1. To provide a shower control which can be used to turn the shower on and off without affecting the water temperature adjustments.
2. To provide a shower control for turning the shower water on and off quickly and at a convenient location.
3. To provide a shower control having means for controlling the flow of water which has an adjustment unaffected by turning the water on or off.
With the foregoing and other objects in view there is provided, in accordance with the invention, in a shower bath having a shower head, a hot and cold water supply, and a valving system for discretely mixing hot and cold water from the supply for discharge through the shower head, a shower control assembly comprising a control valve upstream of the shower head to be switched between an open condition permitting flow and a closed condition preventing flow; and a pilot valve hydraulically connected to the control valve, the pilot valve being operable in a first position switching the control valve into the open condition and a second position switching the control valve into the closed condition, the pilot valve remaining in one of the first and second positions without continued application of force.
In accordance with another feature of the invention, the control valve includes means for adjusting the flow rate of water through the shower head when the control valve is in the open condition.
In accordance with a further feature of the invention, there are provided means for mounting the pilot valve on a shower bath wall.
In accordance with an added feature of the invention, the control valve includes a diaphragm being selectively movable between a position permitting flow of water and a position preventing flow of water.
With the objects of the invention in view, there is also provided a valve control assembly, comprising a control valve for controlling discharge of water from a pressurized source, a valve member movable in the control valve between an open condition permitting flow of water and a closed condition preventing flow of water, and a pilot valve disposed remote from and connected to the control valve for controlling the control valve with fluid flowing between the control valve and the pilot valve, the pilot valve being selectively operable by external application of force between a first position moving the valve member into the open condition and a second position moving the valve member into the closed condition.
In accordance with an additional feature of the invention, the valve member is a diaphragm constructed of an elastomeric material.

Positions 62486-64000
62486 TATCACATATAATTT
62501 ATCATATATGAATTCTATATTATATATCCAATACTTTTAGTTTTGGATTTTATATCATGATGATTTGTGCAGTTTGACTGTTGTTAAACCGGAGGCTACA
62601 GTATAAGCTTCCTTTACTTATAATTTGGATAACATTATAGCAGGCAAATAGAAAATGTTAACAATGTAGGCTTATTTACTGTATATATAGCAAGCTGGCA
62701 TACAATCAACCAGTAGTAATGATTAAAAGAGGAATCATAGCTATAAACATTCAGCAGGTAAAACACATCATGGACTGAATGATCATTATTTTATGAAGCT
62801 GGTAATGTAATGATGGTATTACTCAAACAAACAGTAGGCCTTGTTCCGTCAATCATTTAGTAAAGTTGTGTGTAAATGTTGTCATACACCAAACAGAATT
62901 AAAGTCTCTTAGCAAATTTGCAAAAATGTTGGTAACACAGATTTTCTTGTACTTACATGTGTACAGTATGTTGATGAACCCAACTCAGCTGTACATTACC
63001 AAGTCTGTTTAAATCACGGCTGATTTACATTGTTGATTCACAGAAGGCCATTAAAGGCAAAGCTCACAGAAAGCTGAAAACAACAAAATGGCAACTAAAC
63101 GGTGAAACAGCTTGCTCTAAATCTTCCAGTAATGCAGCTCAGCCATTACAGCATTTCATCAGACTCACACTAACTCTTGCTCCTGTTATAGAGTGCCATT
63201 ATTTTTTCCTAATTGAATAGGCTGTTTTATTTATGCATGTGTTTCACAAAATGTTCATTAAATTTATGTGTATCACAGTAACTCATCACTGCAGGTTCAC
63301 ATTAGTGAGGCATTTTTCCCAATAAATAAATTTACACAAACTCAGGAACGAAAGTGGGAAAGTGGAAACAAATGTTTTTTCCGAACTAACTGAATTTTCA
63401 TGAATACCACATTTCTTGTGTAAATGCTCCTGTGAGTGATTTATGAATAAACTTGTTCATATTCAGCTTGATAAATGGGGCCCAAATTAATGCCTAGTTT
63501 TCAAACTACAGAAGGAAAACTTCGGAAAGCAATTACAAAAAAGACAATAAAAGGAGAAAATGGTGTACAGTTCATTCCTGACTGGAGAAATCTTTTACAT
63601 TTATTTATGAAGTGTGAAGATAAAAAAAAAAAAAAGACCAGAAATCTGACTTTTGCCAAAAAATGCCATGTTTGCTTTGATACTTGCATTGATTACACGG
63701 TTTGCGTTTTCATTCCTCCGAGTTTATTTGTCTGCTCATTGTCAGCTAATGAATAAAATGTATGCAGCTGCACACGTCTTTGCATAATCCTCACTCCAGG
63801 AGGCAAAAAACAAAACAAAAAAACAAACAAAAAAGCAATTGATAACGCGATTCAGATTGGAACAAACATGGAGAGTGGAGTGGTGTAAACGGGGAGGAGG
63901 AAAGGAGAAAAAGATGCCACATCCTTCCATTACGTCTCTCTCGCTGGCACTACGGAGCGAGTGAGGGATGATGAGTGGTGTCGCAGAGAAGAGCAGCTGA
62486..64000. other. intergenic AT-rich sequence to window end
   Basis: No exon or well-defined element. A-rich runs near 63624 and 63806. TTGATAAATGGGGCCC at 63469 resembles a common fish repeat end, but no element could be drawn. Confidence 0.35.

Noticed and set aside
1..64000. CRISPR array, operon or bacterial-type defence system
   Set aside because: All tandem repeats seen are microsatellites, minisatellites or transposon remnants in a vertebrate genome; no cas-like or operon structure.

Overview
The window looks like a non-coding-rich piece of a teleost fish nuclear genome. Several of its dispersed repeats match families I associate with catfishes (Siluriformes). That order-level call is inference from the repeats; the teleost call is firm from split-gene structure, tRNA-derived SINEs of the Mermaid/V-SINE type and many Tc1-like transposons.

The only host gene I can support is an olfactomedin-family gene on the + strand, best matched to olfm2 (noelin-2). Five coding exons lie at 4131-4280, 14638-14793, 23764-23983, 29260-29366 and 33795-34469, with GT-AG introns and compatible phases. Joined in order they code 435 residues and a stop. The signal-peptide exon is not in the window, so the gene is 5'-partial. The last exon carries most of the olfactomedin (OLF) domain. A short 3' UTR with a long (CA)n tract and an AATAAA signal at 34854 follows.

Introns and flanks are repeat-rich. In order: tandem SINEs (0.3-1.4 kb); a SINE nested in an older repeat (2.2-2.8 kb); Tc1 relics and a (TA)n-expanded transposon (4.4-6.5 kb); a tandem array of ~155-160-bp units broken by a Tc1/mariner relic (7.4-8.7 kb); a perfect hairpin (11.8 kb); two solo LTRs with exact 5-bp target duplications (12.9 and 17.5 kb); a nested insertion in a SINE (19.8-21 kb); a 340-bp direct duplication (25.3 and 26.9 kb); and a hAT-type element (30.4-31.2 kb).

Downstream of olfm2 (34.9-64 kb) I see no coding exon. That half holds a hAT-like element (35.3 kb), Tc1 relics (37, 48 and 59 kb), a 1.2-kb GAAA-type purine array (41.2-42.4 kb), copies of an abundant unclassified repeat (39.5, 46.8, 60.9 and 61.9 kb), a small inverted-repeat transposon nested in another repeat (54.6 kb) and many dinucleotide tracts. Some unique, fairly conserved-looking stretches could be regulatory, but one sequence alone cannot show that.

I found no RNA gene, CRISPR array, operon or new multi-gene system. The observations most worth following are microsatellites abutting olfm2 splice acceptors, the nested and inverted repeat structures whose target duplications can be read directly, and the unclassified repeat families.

With the objects of the invention in view, there is furthermore provided a valve control assembly, comprising a control valve having a control valve body with a valve seat, a water entrance passage upstream of the valve seat, a water exit passage downstream of the valve seat and a water passage, a diaphragm between the valve seat and the water passage being movable away from the valve seat providing an open condition and toward the valve seat providing a closed condition between the water entrance and exit passages, a tube communicating with the water passage, a pilot valve having a pilot valve body with an entrance port communicating with the tube, a bore communicating with the entrance port and a valve exit port communicating with the bore, and a valve spool in the bore being movable between a first position moving the diaphragm into the open condition and a second position moving the diaphragm into the closed condition.
In accordance with a concomitant feature of the invention, there are provided means for manually adjusting the position of the diaphragm in the open condition, and means for manually selecting the position of the valve spool.
Control of the flow of water from the shower head is effected by a pilot and slave valve arrangement wherein the slave valve is in the flow path of the shower head water and is operated by the pilot valve which is located at any convenient location. The slave valve controls the rate of flow of water from the shower head without changing the temperature.
Thus the invention includes two separate but cooperating valves. The main functional valve is located upstream in the supply conduit to the shower head. This valve is a slave and is operated by a pilot valve mounted at any convenient location. The main valve is so constructed that it can be turned on or off by operation of the pilot valve. The main valve also has a flow control member which can be adjusted so that the flow rate returns to the preset amount whenever the shower is turned on.